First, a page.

The Delta coronavirus variant, which was first identified in India in December 2020, is a variant of the original coronavirus that swept the globe last year, only now it has evolved to become more infectious. Currently, the Delta variant has only been labeled a “variant of concern” by the World Health Organization (WHO) and CDC due to it’s high rate of infection and potential to evade vaccines. Since its discovery in late 2020, the Delta variant has spread globally and is now reported in 104 countries

As of early July, the Delta variant has become the dominant form of the COVID-19 in the U.S., U.K., Germany, and other countries. In the U.K., the variant now makes up more than 97% of new COVID-19 cases and in the U.S. it is present in all 50 states and now accounts for 52% of new infections. 

Source: @fusion_medical_animation on Unsplash.

Quick-spreading variant of concern 

The CDC and WHO monitor all variants of the virus to find out if transmission could lead to a surge in COVID-19 cases and deaths, as well as whether current vaccines can provide protection. 

In the U.S. variants are classified as either a “variant of interest,” a “variant of concern,” or a “variant of high consequence.” Currently no variants are classified as variants of high consequence, though Delta and others have been classified as variants of concern

The Delta variant, also known as B.1.617.2, has been classified as such due to its increased rate of transmissibility. It can spread more easily, according to the CDC and the strain contains mutations on the spike protein that make it easier to infect human cells. This means that infected individuals may be more contagious and can spread the virus more easily to others. It is believed that those infected with the Delta variant can spread the virus to three or four people at a time, compared to the original virus which spread to one or two people at a time according to Yale Medicine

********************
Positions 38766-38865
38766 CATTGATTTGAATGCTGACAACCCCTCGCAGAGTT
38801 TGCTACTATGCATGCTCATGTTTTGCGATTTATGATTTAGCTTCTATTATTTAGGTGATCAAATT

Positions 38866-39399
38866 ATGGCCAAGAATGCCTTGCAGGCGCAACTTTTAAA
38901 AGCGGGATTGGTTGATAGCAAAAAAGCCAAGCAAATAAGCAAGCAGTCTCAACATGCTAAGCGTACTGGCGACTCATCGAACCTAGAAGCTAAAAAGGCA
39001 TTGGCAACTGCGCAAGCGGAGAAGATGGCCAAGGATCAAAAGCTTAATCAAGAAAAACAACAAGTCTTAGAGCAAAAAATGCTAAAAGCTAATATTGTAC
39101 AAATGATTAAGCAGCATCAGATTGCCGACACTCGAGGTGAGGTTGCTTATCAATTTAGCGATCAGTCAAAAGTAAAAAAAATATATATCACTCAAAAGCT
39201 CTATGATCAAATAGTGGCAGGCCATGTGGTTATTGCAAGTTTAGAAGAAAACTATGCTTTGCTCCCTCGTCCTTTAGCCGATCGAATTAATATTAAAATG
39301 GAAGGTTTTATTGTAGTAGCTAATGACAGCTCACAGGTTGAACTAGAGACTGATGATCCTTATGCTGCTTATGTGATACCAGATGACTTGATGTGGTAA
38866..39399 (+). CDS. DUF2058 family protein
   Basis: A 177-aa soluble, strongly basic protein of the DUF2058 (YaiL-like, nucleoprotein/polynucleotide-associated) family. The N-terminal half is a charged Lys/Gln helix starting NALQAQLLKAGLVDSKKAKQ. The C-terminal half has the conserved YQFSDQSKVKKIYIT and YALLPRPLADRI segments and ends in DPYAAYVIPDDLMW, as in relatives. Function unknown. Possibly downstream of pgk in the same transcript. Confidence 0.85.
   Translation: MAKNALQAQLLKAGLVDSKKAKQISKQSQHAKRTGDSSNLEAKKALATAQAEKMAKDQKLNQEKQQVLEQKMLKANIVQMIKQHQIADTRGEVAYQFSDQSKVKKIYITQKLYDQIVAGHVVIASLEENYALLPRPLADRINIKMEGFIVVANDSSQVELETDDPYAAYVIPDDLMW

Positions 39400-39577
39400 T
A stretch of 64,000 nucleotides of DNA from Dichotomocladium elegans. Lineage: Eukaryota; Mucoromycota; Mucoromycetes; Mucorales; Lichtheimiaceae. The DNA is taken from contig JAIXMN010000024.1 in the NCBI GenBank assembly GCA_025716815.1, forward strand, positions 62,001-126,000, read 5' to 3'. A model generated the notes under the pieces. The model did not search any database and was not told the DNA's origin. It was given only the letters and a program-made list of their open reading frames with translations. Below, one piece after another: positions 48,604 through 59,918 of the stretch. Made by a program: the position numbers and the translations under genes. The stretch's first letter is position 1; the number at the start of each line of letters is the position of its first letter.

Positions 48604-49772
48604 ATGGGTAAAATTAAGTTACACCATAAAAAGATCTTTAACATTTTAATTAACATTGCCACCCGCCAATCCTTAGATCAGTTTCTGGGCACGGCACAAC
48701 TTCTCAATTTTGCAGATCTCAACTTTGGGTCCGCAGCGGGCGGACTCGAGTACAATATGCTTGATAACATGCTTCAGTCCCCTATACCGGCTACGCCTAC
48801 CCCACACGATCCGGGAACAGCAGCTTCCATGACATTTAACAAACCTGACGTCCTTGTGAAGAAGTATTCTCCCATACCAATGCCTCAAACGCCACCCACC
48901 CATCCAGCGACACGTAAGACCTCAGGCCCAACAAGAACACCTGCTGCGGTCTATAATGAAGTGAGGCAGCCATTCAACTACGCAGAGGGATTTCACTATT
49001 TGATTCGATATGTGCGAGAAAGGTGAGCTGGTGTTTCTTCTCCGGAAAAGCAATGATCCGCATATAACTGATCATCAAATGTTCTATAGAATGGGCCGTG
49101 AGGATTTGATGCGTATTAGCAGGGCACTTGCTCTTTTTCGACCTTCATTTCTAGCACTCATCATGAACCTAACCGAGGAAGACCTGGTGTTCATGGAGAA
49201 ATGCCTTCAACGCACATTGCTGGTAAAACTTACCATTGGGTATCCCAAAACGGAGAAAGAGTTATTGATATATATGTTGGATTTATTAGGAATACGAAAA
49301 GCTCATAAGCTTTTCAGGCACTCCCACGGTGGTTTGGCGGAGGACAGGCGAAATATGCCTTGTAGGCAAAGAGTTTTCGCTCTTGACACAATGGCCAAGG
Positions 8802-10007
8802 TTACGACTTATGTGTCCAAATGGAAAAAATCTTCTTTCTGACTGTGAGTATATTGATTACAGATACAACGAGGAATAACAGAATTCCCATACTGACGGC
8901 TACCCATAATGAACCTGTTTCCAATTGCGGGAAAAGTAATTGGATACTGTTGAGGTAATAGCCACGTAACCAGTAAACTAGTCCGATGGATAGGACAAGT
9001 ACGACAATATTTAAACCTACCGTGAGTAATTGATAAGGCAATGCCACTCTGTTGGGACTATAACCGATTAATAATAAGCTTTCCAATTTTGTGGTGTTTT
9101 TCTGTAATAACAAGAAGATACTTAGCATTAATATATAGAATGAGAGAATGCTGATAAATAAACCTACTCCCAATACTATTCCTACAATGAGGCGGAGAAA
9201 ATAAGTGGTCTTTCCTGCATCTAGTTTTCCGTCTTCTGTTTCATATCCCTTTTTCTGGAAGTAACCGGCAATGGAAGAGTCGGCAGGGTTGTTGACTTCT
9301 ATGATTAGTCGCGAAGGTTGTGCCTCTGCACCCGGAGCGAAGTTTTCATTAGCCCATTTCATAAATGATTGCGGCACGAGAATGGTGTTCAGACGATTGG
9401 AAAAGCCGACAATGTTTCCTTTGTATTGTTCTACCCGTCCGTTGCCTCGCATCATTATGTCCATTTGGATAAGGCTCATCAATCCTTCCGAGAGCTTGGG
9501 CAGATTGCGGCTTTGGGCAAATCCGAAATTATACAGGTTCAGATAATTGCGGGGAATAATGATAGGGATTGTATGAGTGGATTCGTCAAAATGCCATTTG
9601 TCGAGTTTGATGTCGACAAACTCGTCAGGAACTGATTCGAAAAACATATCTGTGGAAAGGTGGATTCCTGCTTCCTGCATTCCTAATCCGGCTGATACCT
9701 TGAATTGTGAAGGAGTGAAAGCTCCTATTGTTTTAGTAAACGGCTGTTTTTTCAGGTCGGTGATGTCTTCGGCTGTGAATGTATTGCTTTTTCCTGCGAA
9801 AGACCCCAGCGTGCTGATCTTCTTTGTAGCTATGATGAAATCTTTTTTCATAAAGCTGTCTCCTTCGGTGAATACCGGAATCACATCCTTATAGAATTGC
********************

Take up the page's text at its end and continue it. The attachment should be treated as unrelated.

Researchers now have found that the Delta variant is about 50% more contagious than the variant that preceded it, Alpha B.1.1.7. The Alpha variant was already 50% more contagious than the original coronavirus that began spreading in China in 2019. 

Additionally, many are concerned that the Delta virus may be harder to treat as it may be able to escape some protection from vaccines and treatment. Still, experts urge the unvaccinated to get their two doses, as the vaccine is still the main safeguard against the virus. 

Delta Plus 

An off-shoot of the Delta variant now gaining traction is Delta Plus. Known as B.1.617.2.1 or AY.1, Delta Plus is considered a “subvariant” of the Delta variant. The key difference between the two is that Delta Plus contains a mutation that allows the virus to better attack lung cells and potentially escape vaccines.

The coronavirus works by attacking the respiratory tract, traveling down your airways and getting into the lungs, irritating and inflaming the lining and using healthy cells to make new virus parts and spread the infection. 

Delta Plus’ ability to better attack lung cells is concerning as the variant could potentially lead to more severe symptoms and cases. However, so far only India has labeled Delta Plus a variant of concern.